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January 06, 2005

Comments

Paddy Carter

Can't the discrepancy (between aid for natural disasters and other problems like economic stagnation and civil war) mostly be explained by some problems being more amenable to aid as a solution than others? (I know you touch on this yourself) It is hard to imagine how throwing money at a civil war (like Sri Lanka) will help sort out whatever is causing it, unless it means shipping in a military presence sufficient to keep the peace every time conflict breaks out, which would amount to a heavily interventionist "world police" state of affairs that most people would be very uncomfortable with. You might say by rights we ought to "help more" where countries are ruled by theives and incompetents, but is there really any effective way of doing that, short of soft colonialisation? Don't certain problems need sorting out by the citizens of the country in question, whereas others can be usefully addressed by outside agencies? If so, the sharp contrast in aid looks more rational.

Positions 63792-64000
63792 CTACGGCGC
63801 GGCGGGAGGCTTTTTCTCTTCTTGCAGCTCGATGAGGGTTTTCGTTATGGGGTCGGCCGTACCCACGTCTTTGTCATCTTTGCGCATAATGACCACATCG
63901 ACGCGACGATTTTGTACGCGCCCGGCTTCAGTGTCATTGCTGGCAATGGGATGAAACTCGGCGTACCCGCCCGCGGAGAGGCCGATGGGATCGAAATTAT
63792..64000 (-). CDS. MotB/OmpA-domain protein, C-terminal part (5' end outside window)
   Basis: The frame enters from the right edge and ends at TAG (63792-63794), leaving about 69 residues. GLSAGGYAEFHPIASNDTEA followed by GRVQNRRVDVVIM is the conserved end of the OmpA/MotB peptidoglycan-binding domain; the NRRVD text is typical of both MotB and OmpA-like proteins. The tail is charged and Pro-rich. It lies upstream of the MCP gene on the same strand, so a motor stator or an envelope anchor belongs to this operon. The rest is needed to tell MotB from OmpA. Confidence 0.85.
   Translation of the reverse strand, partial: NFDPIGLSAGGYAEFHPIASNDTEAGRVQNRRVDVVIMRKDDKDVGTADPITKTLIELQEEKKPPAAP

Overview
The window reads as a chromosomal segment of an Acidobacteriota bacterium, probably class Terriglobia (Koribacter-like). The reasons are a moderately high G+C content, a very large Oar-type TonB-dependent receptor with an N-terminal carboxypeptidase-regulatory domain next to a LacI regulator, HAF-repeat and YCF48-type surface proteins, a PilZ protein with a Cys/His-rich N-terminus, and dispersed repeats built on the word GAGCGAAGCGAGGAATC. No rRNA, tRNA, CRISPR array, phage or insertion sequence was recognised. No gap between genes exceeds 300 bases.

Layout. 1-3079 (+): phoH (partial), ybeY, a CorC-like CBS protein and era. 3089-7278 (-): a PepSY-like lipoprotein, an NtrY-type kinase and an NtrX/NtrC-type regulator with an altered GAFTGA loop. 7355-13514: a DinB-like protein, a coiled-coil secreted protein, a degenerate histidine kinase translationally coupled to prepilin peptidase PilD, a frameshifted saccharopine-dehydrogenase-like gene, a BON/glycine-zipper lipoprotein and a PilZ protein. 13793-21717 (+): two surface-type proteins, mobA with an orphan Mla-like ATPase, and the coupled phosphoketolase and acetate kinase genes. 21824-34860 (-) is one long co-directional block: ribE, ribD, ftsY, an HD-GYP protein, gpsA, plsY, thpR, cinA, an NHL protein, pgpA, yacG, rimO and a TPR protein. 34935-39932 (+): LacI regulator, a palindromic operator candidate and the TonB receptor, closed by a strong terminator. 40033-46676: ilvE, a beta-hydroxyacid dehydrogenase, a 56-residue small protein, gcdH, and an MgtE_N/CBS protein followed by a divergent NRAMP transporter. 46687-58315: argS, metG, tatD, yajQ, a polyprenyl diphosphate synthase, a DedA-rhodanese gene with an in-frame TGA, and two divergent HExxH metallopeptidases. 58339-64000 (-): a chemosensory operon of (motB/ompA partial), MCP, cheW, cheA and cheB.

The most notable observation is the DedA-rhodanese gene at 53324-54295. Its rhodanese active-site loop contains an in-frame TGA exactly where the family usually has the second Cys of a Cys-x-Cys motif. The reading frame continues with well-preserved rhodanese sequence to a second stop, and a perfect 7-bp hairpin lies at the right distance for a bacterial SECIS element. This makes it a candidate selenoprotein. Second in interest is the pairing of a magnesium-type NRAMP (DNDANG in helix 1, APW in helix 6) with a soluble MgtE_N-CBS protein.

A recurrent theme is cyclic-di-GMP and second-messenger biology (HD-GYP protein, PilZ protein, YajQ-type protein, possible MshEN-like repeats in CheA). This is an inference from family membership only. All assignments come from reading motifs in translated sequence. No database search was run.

I don't quite follow the argument towards less goverment and more charity aid either - both seem to me equally prone to ineffectiveness. Most of the links you cite suggest to me that be response is to be more like the army, not more like Oxfam.

Tim Worstall

May I suggest the follow up piece at TCS for the other half of my argument? The piece you quote from presents the reason why I think govt to govt aid doesn’t work, the second a method that I think might (and it’s a very tentative might).
Wouldn’t want to be thought a completely uncaring bastard on the subject after all. I just want whatever aid there is to be effective, for the usual moral reasosn that we should indeed help our fellow humans, and should do so in ways that actually help them.

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